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Broken Nintendo 64 Controller Joystick Repair/Replace

October 29, 2013

Thanks to Mario Party and a few other joystick destroying games, the joystick on your N64 controller may be completely messed up. If so, you have a few options. You can buy a new/used controller with a working joystick, buy a joystick replacement for your broken controller, or you can attempt to fix your broken/loose joystick.

Buying a Controller

There is not much to say other than to make sure you buy an original controller and make sure the seller states that the joystick is working (or is stiff, not loose, etc.). A lot of these have had joystick replacements so if you want one with an original joystick make sure you ask about that too. They run from about fifteen to twenty-five dollars on Ebay.

Joystick Replacement

Replacing the joystick on the controller is very easy to do. The replacements are around eight to ten dollars on Ebay. These replacements feel fine to me. If you have an original controller with an untouched joystick in one hand and an original controller with a replaced joystick in the other then you might feel a tiny difference. If you are a hardcore Nintendo 64 player and want the joystick to feel exactly how a new original controller would feel, then you should probably buy an original controller with a perfect joystick.

Fixing Your Joystick

This can be a bit of work depending on how bad your joystick is. Since you need to let epoxy fully dry, it can take a few days to complete. If you don’t already have most of these items, it is actually cheaper (and faster) to just buy a replacement joystick.

Once you take your controller and joystick apart, try to remember how everything goes together or take a quick picture.

Nintendo 64 Broken Joystick

Nintendo 64 Broken Joystick

Depending on how bad your joystick is, you might notice white dust everywhere. The majority of that is from the white bowl with the two gears on it. When the stick rubs around in there it wears it down quite a bit. The thicker the dust, the worse shape your joystick is in.

Nintendo 64 Broken Joystick Bowl with Gears

If there is a significant amount of dust, the worn part of the bowl will need to be filled in with epoxy. The easiest way to do this is to poke or dremel a hole through the center of it and put a little bit of epoxy in the bowl. Put too little and the spring will be loose, put too much and the black piece with the gear won’t be able to swing freely. Try to use that black piece as a gauge on how much you need before doing it. If you put too much, try to get it out before it hardens. Tape this piece to the corner of a table or book to help the epoxy dry flat.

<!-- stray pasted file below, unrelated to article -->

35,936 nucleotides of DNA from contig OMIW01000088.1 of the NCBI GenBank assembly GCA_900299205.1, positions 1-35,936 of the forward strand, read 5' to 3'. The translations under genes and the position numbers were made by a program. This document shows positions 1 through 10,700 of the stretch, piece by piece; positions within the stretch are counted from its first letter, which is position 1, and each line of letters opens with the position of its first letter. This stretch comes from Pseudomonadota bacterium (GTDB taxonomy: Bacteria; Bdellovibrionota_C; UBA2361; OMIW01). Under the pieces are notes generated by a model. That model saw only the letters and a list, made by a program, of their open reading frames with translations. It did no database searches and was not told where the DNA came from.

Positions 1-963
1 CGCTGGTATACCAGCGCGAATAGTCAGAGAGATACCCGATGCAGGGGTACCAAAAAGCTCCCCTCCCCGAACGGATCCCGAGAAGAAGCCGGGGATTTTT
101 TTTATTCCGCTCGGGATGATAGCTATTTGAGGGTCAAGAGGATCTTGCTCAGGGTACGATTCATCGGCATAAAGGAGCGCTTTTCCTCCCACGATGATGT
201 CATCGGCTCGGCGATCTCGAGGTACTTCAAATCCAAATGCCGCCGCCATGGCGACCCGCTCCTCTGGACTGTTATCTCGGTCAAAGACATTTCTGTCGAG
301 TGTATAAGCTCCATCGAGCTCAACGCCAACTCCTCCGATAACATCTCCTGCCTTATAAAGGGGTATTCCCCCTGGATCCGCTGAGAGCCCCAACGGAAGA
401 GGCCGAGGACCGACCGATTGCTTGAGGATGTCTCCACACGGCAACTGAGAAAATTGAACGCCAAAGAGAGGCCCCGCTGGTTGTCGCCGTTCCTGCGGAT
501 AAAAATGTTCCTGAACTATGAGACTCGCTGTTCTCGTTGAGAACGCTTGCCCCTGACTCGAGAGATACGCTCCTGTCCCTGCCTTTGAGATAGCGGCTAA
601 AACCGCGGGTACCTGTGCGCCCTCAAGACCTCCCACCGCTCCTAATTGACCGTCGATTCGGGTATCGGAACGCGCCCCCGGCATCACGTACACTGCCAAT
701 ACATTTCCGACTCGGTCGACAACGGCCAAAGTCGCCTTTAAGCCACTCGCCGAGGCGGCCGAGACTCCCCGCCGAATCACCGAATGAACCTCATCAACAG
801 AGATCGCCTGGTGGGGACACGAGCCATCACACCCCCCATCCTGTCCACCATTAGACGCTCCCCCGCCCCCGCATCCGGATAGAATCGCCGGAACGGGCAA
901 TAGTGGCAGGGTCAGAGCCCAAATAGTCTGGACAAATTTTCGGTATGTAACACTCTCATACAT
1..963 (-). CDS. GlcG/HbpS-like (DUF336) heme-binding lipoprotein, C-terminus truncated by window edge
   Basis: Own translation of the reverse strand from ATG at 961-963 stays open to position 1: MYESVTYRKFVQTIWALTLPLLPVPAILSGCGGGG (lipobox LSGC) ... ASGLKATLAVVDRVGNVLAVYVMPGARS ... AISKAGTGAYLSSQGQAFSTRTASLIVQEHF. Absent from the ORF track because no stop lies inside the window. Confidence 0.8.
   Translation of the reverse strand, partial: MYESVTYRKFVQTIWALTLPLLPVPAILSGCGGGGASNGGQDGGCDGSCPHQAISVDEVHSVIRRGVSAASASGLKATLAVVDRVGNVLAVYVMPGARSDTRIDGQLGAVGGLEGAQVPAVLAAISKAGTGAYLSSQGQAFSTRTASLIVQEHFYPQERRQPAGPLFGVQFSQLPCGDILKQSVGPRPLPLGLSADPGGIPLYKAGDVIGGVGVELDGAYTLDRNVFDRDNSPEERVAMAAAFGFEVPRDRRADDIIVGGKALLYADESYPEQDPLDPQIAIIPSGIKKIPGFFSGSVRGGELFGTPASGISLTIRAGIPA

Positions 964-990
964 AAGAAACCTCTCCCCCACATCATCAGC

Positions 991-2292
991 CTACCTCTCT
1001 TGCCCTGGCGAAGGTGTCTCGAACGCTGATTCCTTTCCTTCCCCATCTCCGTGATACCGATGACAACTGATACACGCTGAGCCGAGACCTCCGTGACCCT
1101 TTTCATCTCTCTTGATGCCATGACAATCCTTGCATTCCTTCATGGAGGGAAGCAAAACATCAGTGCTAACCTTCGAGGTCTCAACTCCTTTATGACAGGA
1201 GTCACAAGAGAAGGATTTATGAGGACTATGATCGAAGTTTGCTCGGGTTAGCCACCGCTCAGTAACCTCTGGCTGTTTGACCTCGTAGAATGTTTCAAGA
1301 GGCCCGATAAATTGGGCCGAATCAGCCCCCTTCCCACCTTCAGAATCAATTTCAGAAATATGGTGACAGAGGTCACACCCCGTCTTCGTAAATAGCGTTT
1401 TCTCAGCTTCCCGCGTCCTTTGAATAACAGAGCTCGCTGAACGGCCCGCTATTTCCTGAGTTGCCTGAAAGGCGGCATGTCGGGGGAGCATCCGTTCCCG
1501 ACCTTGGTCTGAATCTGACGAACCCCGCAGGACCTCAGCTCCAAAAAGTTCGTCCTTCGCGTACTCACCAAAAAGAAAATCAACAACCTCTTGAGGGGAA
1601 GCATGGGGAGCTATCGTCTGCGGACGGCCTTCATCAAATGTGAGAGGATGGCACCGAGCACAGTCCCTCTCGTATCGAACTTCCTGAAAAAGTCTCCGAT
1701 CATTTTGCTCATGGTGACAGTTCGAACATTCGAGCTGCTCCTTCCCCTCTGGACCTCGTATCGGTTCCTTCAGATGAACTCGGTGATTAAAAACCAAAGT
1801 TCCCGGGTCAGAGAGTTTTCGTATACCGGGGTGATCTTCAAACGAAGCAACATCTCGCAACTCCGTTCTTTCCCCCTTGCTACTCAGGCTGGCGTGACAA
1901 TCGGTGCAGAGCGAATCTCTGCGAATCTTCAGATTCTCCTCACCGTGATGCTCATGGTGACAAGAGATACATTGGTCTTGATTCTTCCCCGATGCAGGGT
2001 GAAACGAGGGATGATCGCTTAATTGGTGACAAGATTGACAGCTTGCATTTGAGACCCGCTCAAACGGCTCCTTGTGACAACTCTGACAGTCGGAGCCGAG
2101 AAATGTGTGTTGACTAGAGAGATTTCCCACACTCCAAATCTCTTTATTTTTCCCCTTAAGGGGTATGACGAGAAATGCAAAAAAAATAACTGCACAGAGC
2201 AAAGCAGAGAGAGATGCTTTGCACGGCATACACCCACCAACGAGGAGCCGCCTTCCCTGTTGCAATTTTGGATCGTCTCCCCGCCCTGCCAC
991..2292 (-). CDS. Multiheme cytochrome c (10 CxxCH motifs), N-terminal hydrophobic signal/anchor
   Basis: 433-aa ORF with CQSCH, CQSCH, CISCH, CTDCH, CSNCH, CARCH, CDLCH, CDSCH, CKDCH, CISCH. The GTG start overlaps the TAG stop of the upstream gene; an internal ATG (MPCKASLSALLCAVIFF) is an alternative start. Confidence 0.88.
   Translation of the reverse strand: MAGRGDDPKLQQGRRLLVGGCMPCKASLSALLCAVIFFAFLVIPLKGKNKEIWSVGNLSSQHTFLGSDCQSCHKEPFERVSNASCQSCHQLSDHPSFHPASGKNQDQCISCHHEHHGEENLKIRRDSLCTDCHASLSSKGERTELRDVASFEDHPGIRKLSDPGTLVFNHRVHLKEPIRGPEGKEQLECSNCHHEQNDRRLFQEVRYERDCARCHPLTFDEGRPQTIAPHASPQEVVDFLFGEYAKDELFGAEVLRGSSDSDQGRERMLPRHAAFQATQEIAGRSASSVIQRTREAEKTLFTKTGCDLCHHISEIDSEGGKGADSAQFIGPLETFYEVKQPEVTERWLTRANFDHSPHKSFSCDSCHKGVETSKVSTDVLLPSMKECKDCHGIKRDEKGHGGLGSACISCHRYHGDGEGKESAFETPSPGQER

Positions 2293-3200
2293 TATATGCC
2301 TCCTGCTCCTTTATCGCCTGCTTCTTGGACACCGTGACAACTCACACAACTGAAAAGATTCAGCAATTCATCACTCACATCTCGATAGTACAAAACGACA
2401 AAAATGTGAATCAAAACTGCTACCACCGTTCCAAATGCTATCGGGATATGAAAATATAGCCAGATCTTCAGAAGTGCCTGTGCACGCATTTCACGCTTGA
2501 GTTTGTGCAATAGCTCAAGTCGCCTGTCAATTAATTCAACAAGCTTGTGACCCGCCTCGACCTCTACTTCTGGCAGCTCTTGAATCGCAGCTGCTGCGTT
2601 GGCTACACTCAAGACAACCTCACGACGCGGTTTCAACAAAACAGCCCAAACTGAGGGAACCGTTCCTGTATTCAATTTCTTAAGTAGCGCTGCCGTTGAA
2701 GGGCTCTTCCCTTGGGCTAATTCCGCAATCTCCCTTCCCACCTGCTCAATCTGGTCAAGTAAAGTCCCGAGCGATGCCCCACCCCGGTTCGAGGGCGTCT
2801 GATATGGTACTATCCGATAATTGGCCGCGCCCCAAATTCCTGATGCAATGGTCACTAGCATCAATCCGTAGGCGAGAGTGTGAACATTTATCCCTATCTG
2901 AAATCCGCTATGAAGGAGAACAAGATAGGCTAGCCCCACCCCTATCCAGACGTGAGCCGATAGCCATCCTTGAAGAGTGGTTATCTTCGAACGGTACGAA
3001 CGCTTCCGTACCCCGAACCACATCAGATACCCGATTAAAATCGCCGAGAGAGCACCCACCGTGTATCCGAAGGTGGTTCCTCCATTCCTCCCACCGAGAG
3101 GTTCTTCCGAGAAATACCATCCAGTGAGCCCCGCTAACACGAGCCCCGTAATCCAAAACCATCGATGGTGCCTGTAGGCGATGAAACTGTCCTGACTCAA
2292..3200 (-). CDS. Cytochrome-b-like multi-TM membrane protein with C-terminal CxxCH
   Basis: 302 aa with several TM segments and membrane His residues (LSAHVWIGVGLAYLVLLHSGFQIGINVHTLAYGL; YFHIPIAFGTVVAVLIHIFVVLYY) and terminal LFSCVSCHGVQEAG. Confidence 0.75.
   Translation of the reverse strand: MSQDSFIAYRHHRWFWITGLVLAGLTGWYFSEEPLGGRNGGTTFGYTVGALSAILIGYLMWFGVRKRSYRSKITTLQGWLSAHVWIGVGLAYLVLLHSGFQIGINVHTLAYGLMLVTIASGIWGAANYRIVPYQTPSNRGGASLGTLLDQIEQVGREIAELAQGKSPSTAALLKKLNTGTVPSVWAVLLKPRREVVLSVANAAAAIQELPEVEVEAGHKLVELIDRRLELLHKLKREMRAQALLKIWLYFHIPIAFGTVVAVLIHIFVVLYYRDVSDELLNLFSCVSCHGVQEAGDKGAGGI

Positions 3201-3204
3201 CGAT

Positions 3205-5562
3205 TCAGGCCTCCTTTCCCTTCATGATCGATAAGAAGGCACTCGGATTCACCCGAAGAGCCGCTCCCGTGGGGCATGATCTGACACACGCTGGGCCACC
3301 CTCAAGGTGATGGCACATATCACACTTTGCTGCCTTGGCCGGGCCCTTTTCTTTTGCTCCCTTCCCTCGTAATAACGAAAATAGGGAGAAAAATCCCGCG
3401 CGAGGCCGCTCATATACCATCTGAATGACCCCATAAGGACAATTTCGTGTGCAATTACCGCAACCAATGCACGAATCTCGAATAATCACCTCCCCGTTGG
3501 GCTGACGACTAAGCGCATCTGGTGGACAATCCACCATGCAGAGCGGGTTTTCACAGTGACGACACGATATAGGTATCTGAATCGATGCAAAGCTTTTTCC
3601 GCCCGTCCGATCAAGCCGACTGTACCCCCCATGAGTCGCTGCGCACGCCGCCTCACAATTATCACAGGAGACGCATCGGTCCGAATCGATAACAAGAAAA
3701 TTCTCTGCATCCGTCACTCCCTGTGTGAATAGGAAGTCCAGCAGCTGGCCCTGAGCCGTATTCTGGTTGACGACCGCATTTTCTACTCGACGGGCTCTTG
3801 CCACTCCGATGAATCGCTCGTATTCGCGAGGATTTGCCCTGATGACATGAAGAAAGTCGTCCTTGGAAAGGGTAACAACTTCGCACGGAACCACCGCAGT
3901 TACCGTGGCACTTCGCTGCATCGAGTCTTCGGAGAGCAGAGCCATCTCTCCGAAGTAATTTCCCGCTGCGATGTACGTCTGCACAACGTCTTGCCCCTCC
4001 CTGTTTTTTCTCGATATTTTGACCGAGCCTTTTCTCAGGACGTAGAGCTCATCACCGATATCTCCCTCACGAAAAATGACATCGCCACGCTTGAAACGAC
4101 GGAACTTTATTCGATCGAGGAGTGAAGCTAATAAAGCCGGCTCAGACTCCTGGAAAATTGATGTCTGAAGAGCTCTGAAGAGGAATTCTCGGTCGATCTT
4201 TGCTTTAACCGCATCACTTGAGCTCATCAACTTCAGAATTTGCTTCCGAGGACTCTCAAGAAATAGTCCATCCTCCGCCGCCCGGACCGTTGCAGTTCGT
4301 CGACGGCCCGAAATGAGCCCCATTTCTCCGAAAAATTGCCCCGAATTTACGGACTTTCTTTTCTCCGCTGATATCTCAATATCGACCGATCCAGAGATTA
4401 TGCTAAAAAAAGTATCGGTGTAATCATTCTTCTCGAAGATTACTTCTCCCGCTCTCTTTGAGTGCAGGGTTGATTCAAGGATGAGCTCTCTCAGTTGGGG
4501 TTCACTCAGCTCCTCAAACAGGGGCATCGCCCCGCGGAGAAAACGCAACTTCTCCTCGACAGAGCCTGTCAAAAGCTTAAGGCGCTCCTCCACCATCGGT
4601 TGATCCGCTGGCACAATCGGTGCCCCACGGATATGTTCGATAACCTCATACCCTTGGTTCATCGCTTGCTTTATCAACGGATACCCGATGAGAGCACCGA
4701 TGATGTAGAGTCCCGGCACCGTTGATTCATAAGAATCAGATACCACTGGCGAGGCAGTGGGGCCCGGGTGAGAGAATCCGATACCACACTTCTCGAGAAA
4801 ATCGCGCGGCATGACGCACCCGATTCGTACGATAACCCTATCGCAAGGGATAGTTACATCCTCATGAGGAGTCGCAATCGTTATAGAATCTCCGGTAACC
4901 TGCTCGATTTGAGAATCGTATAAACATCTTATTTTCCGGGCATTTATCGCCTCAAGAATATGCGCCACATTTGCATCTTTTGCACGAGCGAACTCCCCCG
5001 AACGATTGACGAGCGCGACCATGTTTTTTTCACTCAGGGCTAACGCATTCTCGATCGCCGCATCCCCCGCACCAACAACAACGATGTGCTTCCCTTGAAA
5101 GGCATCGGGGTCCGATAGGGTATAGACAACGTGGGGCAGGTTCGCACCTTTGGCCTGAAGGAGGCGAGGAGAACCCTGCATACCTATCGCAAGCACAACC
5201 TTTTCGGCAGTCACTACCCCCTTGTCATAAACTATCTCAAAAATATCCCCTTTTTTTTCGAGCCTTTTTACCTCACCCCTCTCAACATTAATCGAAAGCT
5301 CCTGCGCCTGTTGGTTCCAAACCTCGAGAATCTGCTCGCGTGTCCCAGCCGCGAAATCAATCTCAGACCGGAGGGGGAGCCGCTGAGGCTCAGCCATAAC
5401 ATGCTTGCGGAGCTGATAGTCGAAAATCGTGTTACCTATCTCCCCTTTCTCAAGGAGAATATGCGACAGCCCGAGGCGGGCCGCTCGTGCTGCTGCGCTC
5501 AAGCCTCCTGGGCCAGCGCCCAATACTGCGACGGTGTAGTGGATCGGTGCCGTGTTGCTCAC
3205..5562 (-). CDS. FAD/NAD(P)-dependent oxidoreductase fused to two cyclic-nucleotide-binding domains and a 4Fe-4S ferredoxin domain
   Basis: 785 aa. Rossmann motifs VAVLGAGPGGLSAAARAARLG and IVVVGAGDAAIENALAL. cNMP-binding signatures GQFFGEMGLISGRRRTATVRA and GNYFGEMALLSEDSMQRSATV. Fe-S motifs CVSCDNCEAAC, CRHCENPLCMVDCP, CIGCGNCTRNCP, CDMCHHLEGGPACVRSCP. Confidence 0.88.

Nintendo 64 Broken Joystick Bowl Poked Hole

Nintendo 64 Broken Joystick Poked Hole Bottom

Nintendo 64 Broken Joystick Bowl Filled with Epoxy

Now that you have put epoxy in the bowl (I put way too much in), and taped it to a corner so the bowl is flat, let it sit overnight.

In order to put the now epoxy filled bowl back in the joystick when it dries, you will have to cut or dremel the center nub on the light grey piece.

Broken Nintendo 64 Controller Piece

Now for the swivel pieces with the gear on them. If yours are not worn or have little wear, I would just leave them be. If they are really worn down then put some epoxy where they are worn. It is a good idea to score the section that is worn with a razor blade before putting the epoxy on. Once you do this to both pieces let them sit overnight.

Nintendo 64 Broken Joystick Loose Swivle Pieces with Gears

Nintendo 64 Broken Joystick Loose Swivle Pieces with Epoxy

After everything has dried, use a razor blade or the dremel (recommended) to shape the swivel pieces into its original shape (or close to it). It is much easier with a dremel. There needs to be enough room for the stick to go through them. If it is close, don’t force it. Just keep cutting away at the epoxy. Trying to make it a tight fit is extremely hard so make sure the stick can easily go into them.

Once you shape the swivel pieces, make sure the large swivel piece can swing freely in the bowl without hitting the epoxy. If it hits it, you need to sand down the epoxy in the bowl or use a dremel. I used the dremel to make the epoxy more bowl shaped.

Broken Nintendo 64 Controller Fixed Pieces

Once it all looks good, put it together to test it. It will feel rough but if it isn’t loose, go ahead and take it apart again and put some of the white lithium grease in there. Make sure that every piece that will be rubbing against another piece has some of the grease spread on it.

Now put it all back together and enjoy some Mario Kart!

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